15 Smith, DIC, to H. Janzen, Jan. 31, 1936, file 61, vol. 1171, MHC; Smith, DIC, to H. Janzen, March 3, 1936, file 61, vol. 1171, MHC; Epp, Mennonite Exodus, 323-325; Fritz Berber, ed., Jahrbuch für Auswärtige Politik 1931 (Berlin: August Gross Verlag, 1931), 159; Jonathan Wagner, Brothers beyond the Seas (Waterloo, Ont.: Wilfrid Laurier Press, 1981), 37-41; Seelheim to AA, Nov.29, 1930, Band 1, Nr. 804g, Heinrich Seelheim Personalakte, PAAA; CNR to A.G. Sinclair, DIC, June 16, 1932, file 3, vol. 5624, RG30, AC.
16 Note on the law relating to German Nationality prepared by German Lawyers attached to the Office of the Legal Advisor to the U.K. High Commissioner , file 560-2-551, vol. 876, RG76, AC; Department of State to J.C. Dunn, Oct. 5, 1937, file 10110-2723, 22, Military Intelligence Division Correspondence 1917-1941, RG165, National Archives and Records Administration (United States) (hereafter NARA); Nazi – Fascist Activity and the Naturalization Act, May 15, 1939, file 855 E part 1, vol. 1964, RG25, AC; Eli Nathans, The Politics of Citizenship: Ethnicity, Utility and Nationalism (Oxford: Berg Publishers, 2004), 217-219; Grant Grams, “Was Eckhardt Kastendieck One of Saskatchewan’s Most Active Nazis?” Saskatchewan History (2007), 8-9.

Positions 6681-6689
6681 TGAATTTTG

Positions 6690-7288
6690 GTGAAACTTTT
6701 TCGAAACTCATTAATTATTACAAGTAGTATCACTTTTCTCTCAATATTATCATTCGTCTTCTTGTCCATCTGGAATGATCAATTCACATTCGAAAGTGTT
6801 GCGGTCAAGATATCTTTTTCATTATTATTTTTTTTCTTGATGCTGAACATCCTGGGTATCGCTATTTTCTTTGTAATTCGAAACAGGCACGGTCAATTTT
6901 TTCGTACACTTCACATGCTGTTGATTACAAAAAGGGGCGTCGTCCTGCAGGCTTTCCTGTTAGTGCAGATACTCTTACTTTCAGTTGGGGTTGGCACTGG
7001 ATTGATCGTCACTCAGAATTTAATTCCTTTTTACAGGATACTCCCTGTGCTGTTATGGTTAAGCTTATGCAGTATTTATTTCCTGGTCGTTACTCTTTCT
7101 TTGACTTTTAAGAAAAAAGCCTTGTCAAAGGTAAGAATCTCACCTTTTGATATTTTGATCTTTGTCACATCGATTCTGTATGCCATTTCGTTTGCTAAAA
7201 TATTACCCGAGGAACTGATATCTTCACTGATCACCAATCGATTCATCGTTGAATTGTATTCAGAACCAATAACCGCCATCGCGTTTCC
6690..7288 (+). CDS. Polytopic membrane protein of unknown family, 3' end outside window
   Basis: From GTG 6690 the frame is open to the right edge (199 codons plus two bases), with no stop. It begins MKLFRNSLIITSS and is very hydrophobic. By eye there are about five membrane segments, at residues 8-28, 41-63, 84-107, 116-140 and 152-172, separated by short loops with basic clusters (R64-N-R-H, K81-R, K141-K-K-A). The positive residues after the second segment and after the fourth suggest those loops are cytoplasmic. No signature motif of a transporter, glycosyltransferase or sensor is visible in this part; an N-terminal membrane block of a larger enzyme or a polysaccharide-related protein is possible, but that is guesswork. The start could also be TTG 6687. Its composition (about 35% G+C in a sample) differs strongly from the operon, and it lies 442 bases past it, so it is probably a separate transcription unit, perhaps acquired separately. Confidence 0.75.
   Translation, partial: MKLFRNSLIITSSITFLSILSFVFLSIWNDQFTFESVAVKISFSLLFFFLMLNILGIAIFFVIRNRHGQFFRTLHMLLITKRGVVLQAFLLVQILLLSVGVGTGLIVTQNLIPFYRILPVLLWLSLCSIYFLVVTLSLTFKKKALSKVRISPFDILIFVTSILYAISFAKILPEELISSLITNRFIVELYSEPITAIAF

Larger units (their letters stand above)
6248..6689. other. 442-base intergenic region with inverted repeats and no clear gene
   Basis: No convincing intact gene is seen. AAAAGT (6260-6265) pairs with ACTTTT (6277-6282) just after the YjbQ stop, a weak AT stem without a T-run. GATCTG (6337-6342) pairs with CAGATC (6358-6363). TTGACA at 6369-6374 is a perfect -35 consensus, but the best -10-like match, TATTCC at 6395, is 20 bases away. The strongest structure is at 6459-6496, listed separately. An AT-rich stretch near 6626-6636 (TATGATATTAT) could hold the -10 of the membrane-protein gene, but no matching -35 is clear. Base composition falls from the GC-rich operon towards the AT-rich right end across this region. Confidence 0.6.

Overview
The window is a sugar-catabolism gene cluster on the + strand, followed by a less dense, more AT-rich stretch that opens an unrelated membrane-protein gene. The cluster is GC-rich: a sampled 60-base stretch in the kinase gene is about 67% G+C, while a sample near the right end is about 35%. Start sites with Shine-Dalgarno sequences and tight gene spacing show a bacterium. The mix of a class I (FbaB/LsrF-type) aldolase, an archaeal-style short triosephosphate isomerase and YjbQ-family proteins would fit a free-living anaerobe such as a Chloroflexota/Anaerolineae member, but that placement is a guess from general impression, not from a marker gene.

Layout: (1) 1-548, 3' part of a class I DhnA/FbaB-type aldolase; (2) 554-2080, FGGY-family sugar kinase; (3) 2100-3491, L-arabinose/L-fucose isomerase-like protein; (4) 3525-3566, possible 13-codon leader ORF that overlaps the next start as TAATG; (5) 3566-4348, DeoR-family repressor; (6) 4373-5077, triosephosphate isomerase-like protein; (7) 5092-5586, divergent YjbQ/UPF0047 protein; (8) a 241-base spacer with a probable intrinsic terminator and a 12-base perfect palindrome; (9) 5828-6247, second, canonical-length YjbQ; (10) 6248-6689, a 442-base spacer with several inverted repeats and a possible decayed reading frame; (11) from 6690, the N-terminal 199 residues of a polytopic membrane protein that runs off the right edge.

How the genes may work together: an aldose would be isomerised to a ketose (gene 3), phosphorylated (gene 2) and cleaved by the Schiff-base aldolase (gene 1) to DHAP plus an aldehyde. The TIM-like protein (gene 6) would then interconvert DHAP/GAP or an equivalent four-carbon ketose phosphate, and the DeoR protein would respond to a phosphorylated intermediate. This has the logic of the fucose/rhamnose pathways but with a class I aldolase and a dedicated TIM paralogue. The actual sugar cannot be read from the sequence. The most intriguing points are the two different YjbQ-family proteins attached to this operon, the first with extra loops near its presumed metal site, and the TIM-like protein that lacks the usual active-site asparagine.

17 Epp, Mennonites in Canada, 548-556.
18 John D. Thiesen, “The American Mennonite Encounter with National Socialism,” Yearbook of German-American Studies 27 (1992), 130-132, 141-142; David Toews, “Einige Reiseeindrücke,” Christlicher Bundesbote, 29 September 1936, , ; 6 October 1936, 629-631.